Last month in Manhattan’s Theater District, two seemingly mismatched worlds met—academia and alternative sex—at the first Annual Alt Sex Conference. While I was expecting an audience of furries, perhaps an exuberant attendee dressed up as a unicorn with a dildo strapped to their head, it was truly more of an academic conference than a furry convention, stuffier than fluffier if we must.
While sitting all day can feel tedious, the information presented was not. In full force were self-proclaimed “sex nerds,” simultaneously showing off their science chops and love for getting it on. In a small, dark theater, the event’s organizers and speakers took turns holding court over the audience, sharing the latest research on everything from polyamory and kink to how role-playing is being used to treat illicit sexual desires that could otherwise be dangerous to society. Of the fact-filled day, here are 10 things we learned.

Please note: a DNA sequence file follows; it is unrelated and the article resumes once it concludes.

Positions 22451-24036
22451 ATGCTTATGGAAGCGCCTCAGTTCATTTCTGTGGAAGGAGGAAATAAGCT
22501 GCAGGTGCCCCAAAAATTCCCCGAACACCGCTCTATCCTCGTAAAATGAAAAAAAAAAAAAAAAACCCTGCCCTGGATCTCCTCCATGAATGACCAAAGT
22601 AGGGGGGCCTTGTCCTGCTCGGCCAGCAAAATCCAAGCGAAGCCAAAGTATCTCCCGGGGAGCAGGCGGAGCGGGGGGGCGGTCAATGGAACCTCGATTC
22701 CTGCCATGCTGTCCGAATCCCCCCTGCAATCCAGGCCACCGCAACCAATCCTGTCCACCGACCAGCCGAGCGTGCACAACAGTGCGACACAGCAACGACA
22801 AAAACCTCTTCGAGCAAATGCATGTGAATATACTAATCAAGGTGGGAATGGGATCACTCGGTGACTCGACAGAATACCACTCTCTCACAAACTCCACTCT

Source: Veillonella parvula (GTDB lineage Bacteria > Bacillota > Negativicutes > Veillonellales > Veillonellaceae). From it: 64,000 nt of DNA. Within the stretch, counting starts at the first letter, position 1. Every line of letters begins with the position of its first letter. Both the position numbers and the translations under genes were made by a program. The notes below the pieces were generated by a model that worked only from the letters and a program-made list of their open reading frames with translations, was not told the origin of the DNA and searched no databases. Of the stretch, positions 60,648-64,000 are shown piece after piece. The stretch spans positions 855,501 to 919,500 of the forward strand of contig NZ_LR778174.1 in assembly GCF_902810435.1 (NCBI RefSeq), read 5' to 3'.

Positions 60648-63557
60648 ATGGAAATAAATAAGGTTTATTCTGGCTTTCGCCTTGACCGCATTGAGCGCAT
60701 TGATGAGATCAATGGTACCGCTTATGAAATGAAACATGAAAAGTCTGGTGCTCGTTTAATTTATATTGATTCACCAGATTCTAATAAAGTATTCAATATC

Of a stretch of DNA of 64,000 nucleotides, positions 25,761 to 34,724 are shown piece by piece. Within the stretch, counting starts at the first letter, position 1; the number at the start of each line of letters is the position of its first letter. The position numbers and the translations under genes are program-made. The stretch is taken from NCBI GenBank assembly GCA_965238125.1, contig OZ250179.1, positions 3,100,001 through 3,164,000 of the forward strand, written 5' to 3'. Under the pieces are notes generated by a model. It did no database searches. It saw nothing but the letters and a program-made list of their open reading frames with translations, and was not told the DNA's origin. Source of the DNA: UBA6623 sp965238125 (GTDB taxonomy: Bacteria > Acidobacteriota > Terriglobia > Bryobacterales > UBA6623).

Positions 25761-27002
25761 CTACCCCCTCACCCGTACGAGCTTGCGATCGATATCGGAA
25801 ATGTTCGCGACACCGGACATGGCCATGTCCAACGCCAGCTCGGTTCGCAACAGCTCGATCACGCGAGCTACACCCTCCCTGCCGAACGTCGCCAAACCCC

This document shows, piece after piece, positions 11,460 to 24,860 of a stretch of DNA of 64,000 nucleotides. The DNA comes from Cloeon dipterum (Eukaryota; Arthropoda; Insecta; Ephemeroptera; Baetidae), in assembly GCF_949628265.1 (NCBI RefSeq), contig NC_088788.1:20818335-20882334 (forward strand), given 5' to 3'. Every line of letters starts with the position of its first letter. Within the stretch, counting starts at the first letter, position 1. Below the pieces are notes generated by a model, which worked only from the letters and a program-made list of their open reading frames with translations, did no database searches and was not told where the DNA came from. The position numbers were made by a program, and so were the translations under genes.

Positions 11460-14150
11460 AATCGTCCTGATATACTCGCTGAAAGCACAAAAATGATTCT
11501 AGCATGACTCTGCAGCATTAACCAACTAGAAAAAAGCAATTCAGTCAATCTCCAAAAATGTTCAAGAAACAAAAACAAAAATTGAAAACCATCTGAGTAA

Sex Is Smart
As any woman who has dealt with the stigma of sex work will tell you, for whatever reason, many pearl-clutching members of society still have a hard time allowing sex and intelligence to be in the same room. Every old-fashioned thinking person in the world should be required to attend an alt sex conference so they understand that you can absolutely be smarty pants and still be interested in sex.
Along with journalists who wrangled their way in, such as myself, the audience was predominantly made up of academics, some having traveled all the way from Seattle to attend. It was delightfully refreshing to see audience members raising their hands to ask questions on everything from golden showers to adult babies, and not only being taken seriously but having their questions met with legit sex science-backed answers. “With any kind of sexuality, whether it’s orientation, whether it’s gender issues, whether it’s lifestyle issues, you need a firm scientific basis to be able to come to [join] public discussion with evidence that supports your position in the face of bigotry. You need the research. It’s absolutely essential,” says co-founder and organizer Dr. Michael Aaron.